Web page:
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October 03, 2022

Simplifying GROQ queries for complex “Page Builders”

By Simeon Griggs

Creating very flexible schema can result in very complex GROQ queries. Switching to a "waterfall" of smaller queries can make them more reliable, and potentially faster.

The flexibility of Sanity Schema and GROQ allows for freedom of expression. Left unchecked, this freedom can get you into trouble. Specifically when it comes to “Page Builders”.

In this Guide we’ll look at how changing the way we query for a single document's complex content.

You may find this Guide useful if you are currently working with:

  • Huge, hard to debug GROQ strings
  • Intermittent timeout errors with large queries
  • “300kb Query Size Exceeded” errors with queries

Protip

This is an intermediate level Guide. It assumes you have a familiarity with:

A quick aside on Page Building in general

Sanity and Responsible Page Building is a topic worthy of much longer discussion.

The appeal of this pattern is understandable, content authors are free to create free-form layouts within predefined blocks.

However, when overly relied upon it becomes an anti-pattern for Structured Content. Limits reuse and buries content, making it difficult to find.

As a guide, consider the following:

Restrict use: Limit to Pages with temporary, constantly updated, short-lived or time-sensitive content. For example: Home page, campaign page, offer page.

Limit presentational options fields: It’s better to let your design system decide how a component should look, rather than present editors with a confusing myriad of options like padding, margin, font size and color.

Leverage references: Any piece of content which could have potential reuse in more than one location should be a reference, not be stored in a text field of the second column of the third block of the landing page of your latest promotion.

Consider context: Content authored in hero.title has no explicit meaning and a rigid presentation. Content authored in lesson.title has explicit meaning and its presentation is boundless.

Gotcha

Reaching any of technical limits of Sanity early in a project could be a sign that your Content Model could be improved. You may have more fields in a single document, or more types in an array, than would typically be expected.

For more advice reach out in the Sanity Community Slack.

What your Page Builder workflow looks like today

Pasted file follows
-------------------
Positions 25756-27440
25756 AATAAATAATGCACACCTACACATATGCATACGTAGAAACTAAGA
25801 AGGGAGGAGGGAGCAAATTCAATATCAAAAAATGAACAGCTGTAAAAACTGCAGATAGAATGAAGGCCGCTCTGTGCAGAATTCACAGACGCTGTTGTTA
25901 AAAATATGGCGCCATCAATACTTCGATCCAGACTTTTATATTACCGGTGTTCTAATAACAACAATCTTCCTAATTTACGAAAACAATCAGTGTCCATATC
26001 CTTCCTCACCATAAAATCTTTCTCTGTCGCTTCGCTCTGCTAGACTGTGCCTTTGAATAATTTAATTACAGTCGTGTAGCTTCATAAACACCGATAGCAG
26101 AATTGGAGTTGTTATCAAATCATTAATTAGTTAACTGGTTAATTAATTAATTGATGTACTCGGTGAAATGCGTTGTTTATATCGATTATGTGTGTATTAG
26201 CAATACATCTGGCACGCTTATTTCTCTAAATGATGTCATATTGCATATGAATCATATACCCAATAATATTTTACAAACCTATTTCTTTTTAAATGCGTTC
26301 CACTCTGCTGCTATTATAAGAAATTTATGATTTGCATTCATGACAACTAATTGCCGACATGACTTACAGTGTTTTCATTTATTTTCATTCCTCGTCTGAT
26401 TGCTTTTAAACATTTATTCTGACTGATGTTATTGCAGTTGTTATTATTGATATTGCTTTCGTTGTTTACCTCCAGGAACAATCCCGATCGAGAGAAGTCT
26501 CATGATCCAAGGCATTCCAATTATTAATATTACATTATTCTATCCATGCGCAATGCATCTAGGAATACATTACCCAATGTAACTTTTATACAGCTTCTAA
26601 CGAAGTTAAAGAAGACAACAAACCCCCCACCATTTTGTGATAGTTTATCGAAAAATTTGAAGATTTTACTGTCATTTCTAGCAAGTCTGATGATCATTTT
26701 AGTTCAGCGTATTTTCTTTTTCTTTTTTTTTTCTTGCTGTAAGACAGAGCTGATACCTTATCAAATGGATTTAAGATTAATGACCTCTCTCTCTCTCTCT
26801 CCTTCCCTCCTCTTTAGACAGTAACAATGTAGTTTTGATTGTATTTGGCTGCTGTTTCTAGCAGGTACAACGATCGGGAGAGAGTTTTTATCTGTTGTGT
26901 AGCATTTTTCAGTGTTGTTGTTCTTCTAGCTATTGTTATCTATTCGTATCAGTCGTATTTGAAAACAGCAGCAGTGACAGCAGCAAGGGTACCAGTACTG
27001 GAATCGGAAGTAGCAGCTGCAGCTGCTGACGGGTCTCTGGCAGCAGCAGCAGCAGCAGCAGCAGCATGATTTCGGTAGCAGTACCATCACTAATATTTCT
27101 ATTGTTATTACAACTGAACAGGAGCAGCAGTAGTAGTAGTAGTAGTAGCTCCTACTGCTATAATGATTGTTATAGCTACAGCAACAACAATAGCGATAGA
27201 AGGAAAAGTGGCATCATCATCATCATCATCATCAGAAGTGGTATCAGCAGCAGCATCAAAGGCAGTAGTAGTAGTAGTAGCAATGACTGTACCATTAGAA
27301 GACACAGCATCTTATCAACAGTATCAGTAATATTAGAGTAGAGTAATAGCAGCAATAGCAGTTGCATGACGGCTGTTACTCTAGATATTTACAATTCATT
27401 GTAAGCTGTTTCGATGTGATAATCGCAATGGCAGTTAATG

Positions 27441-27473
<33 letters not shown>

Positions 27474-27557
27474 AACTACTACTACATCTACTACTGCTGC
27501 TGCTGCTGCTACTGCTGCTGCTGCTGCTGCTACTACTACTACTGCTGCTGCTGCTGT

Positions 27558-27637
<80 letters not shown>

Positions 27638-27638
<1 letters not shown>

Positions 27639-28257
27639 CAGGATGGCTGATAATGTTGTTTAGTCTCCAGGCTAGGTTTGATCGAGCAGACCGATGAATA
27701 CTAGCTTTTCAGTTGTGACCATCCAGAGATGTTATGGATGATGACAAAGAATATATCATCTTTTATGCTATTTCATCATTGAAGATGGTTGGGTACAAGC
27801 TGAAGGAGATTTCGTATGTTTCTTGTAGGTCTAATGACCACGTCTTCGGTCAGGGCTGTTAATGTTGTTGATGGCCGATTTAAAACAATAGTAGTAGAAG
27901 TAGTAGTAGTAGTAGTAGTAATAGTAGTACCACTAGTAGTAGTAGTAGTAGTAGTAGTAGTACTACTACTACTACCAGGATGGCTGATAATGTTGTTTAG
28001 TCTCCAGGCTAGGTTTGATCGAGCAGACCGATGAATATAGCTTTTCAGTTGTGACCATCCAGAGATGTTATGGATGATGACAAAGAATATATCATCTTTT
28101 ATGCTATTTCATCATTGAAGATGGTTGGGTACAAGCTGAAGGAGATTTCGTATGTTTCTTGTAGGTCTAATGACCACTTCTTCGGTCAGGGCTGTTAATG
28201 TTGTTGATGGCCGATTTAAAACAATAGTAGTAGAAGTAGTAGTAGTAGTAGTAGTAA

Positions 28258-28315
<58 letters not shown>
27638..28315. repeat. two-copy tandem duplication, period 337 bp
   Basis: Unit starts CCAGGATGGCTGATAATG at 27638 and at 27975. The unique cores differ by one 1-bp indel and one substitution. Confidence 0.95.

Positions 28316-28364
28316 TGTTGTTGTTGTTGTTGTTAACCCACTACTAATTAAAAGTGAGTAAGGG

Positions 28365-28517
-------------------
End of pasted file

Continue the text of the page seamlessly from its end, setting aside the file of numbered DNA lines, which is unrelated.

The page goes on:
Sanity Studio input for a "Page Builder", an Array of Objects and/or References

Creating a schema with many “Block” types each with unique fields seems like a good idea at first. Querying it seems straightforward too. You write a custom resolver for each block type, whether it exists in the document you’re querying or not.

Some blocks also need to resolve references, and those might also have nested references. Your query is getting long so you write some JavaScript functions to generate the full query string dynamically. Each page might only have a few block types but your query has to account for every unique object type that exists.

Soon enough, you’re sending query strings larger than the size of the data you’re receiving.

The Query API has a 300kb limit, and there’s a chance you’ll hit it.

If you’re querying for a page on a Next.js, Remix or similar website front-ends it probably looks like the below. Searching for a document based on its slug.current value, and uniquely resolving every potential _type in the Page Builder.

// Option 1: The Massive Payload Query
const page = await client.fetch(
  `*[_type == "page" && slug.current == $slug][0]{ 
    title,
    pageBuilder[]{
      _type == "pageBuilderHero" => {
        title,
        description,
        "image": image.asset->{
          _id,
          metadata {
            blurHash
          }
        }
      },
      _type == "pageBuilderLinks" => {
        lead,
        pages[]->{
          _type,
          title,
          slug
        }
      },
      // ...and so on for every unique _type in existence!
    },
  }`,
  {slug}
)

Resolving every possible _type when each page might only contain a few means our query is many times larger than it needs to be.